I owned a Small Business.
Alongside good friends, I owned a gender-neutral thrift clothing store, housed in the University of Missouri Student Center. We called it ThreadBare.
Designed for the Missouri Student Unions Entrepreneurial Program, ThreadBare was ideated, designed and pitched to representatives from the Unions and U.S. Bank. They rewarded us with $2,000 in start-up funding(!) and a cozy, cubed storefront. At liquidation, we had surpassed $26,000 in revenue and set a program record over the course of nine months.
ThreadBare operated under the mantra: "They're just clothes." When humans play the guitar, is that activity gendered? No. No one paints with a gender, either. So, we found no reason why clothes, another simple expression of self, should be treated differently. We believed, and still do, that business has the potential, and responsibility, to be a catalyst for change.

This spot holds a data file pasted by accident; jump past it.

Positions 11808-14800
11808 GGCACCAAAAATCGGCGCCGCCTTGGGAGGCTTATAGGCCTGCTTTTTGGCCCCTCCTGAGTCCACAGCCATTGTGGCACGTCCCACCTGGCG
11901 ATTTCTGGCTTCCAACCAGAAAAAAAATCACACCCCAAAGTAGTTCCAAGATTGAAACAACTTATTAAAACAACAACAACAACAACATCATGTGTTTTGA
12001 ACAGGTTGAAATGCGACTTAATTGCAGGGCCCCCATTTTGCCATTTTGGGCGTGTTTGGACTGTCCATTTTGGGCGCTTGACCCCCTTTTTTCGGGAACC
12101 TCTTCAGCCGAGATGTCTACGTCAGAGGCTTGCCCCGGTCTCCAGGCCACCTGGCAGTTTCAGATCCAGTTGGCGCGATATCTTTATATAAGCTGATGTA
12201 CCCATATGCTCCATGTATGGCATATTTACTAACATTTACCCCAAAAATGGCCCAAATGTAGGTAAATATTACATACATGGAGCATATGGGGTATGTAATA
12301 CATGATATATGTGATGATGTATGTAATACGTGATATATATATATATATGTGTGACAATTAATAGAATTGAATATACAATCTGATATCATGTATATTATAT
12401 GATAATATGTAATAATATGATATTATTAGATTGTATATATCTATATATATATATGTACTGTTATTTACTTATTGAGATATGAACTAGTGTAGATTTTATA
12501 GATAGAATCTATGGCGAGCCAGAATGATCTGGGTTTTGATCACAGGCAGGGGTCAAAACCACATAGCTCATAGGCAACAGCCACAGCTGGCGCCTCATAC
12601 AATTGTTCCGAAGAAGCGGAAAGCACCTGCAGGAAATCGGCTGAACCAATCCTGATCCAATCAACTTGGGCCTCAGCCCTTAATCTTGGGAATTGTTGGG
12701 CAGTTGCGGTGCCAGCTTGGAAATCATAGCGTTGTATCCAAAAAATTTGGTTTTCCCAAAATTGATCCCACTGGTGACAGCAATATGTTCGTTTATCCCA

Having designed our store's branding, layout and managed all marketing/promotional efforts, I've learned an immense amount about small business marketing and its charming nuances. From mastering Facebook Ads to painting our logo on the wall, this has been a learning experience and then some — profit, that is.
ThreadBare in the media:
Columbia Missourian: "Never mind gender, ThreadBare sells used clothes by category"
Columbia Daily Tribune: "MU program encourages entrepreneurial spirit among students"
Vox Magazine: "ThreadBare offers gender-neutral clothing to CoMo"